Editor’s Note: This is a guest post by Catherine Park from Backoffice Pro.
For entrepreneurs who are just starting their business, outsourcing can seem like an intimidating task. What if the content that’s produced isn’t up to your standards? What if your marketing content sounds like it’s coming from someone else? What if your new social media manager posts something that goes against your brand?
We’ve all been there. The truth is that these are legitimate concerns that never go away. But there are steps that we can take to calm these fears. Let’s go over the the top methods that your business should use to outsource marketing.
Clearly Define Your Strategy
One of the mistakes that so many beginners make is that they try to outsource their tasks without a clearly defined strategy. You need to define exactly what you need, how it will be accomplished, and what tools will be required. Most importantly – document it.
You should also have your entire marketing plan laid out. Everyone on your marketing team should have access to this strategy, including your contractors. If you’re worried about them sharing your information with others, then have them sign a confidentiality agreement.
Interview the Provider
I don’t care how experienced they are or how great of a pitch they gave you, always interview providers before hiring them. Try to get as much information as possible. They will probably have a very specific process for performing different tasks, so gather as much details as you can about the way they work.
One of the biggest lessons that you’ll learn once you start working with outsourcing providers is that not everyone is a good match. No matter how experienced a provider might be, you should not use that provider if you have doubts about that provider. Outsourcing is about finding a good match.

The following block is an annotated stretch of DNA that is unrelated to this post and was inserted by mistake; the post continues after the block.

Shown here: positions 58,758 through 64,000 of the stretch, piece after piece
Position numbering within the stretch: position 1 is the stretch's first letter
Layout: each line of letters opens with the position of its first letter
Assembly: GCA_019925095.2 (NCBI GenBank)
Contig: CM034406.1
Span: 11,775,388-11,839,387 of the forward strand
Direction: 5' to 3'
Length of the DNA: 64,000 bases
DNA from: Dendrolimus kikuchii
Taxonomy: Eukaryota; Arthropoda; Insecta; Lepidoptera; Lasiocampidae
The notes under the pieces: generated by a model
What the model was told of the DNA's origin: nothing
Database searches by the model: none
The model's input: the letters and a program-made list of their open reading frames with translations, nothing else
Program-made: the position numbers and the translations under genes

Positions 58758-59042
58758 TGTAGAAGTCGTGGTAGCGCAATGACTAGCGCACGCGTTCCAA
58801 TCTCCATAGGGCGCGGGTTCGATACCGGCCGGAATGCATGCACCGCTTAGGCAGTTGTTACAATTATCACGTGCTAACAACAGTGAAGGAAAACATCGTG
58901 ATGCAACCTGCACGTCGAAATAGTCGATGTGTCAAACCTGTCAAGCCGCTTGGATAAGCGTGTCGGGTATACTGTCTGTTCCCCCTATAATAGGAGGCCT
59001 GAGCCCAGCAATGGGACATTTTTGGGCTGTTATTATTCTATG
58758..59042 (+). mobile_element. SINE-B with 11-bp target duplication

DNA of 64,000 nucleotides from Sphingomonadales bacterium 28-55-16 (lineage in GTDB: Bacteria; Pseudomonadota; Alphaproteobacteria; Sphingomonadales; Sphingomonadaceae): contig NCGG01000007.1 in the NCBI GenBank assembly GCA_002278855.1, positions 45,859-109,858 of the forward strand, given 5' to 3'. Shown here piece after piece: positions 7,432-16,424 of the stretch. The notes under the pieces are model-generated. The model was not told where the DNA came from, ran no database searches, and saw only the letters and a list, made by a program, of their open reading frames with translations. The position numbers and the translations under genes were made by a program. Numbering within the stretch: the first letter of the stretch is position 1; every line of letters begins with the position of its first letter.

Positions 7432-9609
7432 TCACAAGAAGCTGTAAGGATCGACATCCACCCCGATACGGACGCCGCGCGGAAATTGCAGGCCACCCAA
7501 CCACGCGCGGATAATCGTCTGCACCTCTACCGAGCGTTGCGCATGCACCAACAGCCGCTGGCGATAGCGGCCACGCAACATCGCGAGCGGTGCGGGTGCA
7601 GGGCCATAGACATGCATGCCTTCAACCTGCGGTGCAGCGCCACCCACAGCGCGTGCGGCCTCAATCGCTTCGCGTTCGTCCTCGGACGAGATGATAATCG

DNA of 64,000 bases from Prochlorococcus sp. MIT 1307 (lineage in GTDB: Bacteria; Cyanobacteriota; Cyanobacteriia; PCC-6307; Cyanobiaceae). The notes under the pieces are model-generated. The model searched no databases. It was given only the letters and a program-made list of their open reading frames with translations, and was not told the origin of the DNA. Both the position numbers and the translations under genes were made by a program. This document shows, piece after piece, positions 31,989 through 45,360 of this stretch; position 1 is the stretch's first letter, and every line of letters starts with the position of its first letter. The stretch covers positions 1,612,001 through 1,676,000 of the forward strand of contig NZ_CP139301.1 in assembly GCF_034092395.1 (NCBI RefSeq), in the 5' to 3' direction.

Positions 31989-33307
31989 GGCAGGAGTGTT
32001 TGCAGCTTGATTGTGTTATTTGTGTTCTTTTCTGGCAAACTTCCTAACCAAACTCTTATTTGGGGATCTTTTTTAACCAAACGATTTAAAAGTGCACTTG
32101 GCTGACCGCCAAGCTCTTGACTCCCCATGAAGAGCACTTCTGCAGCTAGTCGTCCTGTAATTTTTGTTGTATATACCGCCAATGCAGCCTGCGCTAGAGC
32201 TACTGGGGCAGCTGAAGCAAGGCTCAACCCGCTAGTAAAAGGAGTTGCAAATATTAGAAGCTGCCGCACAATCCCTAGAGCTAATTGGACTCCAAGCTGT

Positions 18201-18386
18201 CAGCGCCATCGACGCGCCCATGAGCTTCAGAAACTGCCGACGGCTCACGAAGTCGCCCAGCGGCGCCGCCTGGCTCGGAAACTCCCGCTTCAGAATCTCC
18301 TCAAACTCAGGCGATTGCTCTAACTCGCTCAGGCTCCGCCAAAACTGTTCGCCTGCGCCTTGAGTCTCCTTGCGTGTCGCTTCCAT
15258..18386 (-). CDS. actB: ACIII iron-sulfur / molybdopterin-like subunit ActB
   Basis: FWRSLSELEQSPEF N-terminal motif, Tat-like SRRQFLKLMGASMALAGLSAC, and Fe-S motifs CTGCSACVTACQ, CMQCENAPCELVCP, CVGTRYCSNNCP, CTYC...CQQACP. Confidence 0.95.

Create a Content Calendar
In marketing, it is important to have a system that slowly rolls out new campaigns in a strategically planned order. If you don’t have a content calendar, then stop what you’re doing right now and create one.
Let’s look at a quick example of creating a content calendar for an SEO marketing campaign:
A business has a specific list of keywords that they know their target audience is searching for, so they decide to launch a marketing campaign that produces theme-based content every month. As such, they would lay out each theme on a calendar, outsource the content creation, and share that calendar with their provider.
Selectively Outsource Social Media
Social media is probably the easiest job to delegate if you’re new to outsourcing, so I recommend that you start here. First of all, you should note that social media should never be fully delegated. You still want to post things on your own to maintain your profile’s authenticity. With that in mind, the task of finding content to share, or scheduling tasks, could be outsourced.
Before you delegate social media tasks, I advise that you develop a set of written rules for posting on social media. This makes sure that your vendors will not post content that you don’t deem appropriate. Post these rules on your website so that everyone can see your policies. Make sure whoever handles your social media signs off on this policy. This is important because it only takes one inappropriate post to completely derail your entire campaign. Having a public social media policy protects you from potential PR disasters, and followers are far more likely to forgive as long as you take quick action.
How do you outsource your non-core business tasks? Do you have any tools that you would like to share? We would love to hear from you in the comments below.
About the Author:
Catherine Park is a content marketer presently working with Back Office Pro, a Business process outsourcing company. A writer by day and a reader by night, she loves working in the ever-changing world of digital marketing and is fascinated by the role content plays in today’s marketing. You can find her on Twitter here.